The probate administration process is the process of dividing up a deceased person's will, trust, or other estate planning documents after their death. Depending on the family situation and whether there are any disputes between family members, the legal process of probate administration can be quite complex, so it is important that you seek legal counsel from one of our experienced probate lawyers.
Filing The Petition
The first step in the formal administration of probate is to file the petition for probate in a Miami circuit court. The surviving spouse or descendants must obtain the last will and testament, list all the assets contained in the will, provide their titles, and list their approximate values. It is important that the last will and testament are filed within the first 10 days after the death.
Recognizing the Personal Representative
Once the documentation has been filed with the court, the Judge overseeing the case will assess the validity of the will. If it complies with Florida Probate Law, the Judge will then assign the executor of the estate or the personal representative. If the will or trust specified who the executor should be, the Judge will appoint this person as the executor.
However, if the will does not specify who the executor should be, a family member or beneficiary can petition the court to be appointed the executor. As the executor or personal representative, you have the authority to administer and settle the estate.
Inventory of the Estate
The executor of the will is required to provide a comprehensive inventory of the estate, including all property and assets that are included in the probate. Sometimes, assets and property may be designated to other beneficiaries outside of wills or trusts, and these assets do not have to be included in the inventory.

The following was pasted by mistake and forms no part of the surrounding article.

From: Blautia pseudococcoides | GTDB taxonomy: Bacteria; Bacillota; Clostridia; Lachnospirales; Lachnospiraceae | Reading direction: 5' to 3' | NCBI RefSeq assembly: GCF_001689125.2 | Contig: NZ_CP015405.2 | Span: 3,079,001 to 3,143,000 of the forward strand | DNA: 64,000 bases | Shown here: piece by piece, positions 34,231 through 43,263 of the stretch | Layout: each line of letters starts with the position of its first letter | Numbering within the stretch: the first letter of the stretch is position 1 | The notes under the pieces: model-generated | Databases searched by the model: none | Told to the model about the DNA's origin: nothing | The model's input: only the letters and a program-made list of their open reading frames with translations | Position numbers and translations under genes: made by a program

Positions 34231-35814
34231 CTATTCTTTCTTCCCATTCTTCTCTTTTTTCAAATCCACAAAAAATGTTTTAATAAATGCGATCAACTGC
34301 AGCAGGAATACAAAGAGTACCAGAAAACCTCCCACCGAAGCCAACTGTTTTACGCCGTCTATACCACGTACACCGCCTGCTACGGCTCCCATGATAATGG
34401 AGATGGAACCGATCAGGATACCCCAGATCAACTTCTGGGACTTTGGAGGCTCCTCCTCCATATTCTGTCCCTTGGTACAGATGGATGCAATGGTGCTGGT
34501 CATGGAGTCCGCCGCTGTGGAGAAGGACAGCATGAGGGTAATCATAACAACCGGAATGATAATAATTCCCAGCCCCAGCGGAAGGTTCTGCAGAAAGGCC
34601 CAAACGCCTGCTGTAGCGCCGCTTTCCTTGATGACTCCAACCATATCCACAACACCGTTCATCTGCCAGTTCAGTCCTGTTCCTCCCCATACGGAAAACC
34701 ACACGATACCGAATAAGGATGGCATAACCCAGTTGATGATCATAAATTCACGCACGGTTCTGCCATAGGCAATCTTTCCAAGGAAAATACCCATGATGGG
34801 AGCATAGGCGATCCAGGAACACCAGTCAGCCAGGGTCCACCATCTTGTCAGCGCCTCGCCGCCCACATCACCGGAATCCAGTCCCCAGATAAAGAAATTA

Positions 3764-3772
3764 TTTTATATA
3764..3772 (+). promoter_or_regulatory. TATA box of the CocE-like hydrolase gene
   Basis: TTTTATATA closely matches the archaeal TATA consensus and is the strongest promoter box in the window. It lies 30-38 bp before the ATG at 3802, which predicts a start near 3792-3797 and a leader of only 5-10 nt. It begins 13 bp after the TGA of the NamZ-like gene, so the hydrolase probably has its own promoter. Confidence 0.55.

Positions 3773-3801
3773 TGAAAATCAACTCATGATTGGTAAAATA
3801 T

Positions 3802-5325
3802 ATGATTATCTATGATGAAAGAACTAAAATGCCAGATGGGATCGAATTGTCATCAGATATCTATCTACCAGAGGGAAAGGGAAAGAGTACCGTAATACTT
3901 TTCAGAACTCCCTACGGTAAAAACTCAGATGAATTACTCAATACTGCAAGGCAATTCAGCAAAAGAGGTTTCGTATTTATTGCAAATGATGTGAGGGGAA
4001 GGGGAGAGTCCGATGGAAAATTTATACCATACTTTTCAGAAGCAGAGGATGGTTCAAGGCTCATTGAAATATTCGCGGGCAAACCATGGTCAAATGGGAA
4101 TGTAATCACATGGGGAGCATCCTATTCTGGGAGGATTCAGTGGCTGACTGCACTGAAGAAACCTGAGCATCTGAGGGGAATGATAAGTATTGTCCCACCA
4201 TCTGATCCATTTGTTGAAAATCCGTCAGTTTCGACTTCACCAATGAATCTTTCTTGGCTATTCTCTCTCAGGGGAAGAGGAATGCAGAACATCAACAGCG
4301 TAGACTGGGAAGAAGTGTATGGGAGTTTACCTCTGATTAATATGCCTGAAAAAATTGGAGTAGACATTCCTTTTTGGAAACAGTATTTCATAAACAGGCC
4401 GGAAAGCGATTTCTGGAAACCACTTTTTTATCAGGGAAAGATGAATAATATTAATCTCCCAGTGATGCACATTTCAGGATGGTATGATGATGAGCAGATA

The types of assets that could be included in the inventory include:
- Real estate or property owned by the decedent.
- Bank accounts in the decedent's name that do not have a beneficiary or co-owner.
- A life insurance policy that is owed to the decedent's estate.
Notice of Probate
Once the personal representative has completed the probate inventory, they are required to notify all parties subject to the probate. This includes the beneficiaries (those who will receive assets or property) and their heirs (next of kin that receive assets or property in the absence of wills).
The executor is also required to notify the deceased's creditors of the probate process. In the event that the deceased has not paid debts to a creditor, the creditor will have three months from the date of this notice to file a claim with the probate court.
Paying Taxes, Debts, and Expenses
Before distributing assets and property to beneficiaries, the personal representative must ensure that all taxes, debts, and expenses of the decedent are paid. They will have to file tax returns, including their final 1040 form for tax returns, 1041 form for taxable income on the estate, and 706 forms for federal estate tax returns on the gross estate.
If there were any legally valid claims filed by creditors in the probate court, the personal representative must settle these claims. In the event that there are not enough assets to pay back all taxes, debts, and expenses, the court will have the final decision on which parties take priority.
Transfer of Assets
The final step in probate cases is the distribution and transfer of assets to all beneficiaries and heirs. It is important that all taxes, debts, and expenses have been taken care of before the personal representative can transfer assets. If the decedent did not have a will, the assets will be divided in accordance with Miami law on probate.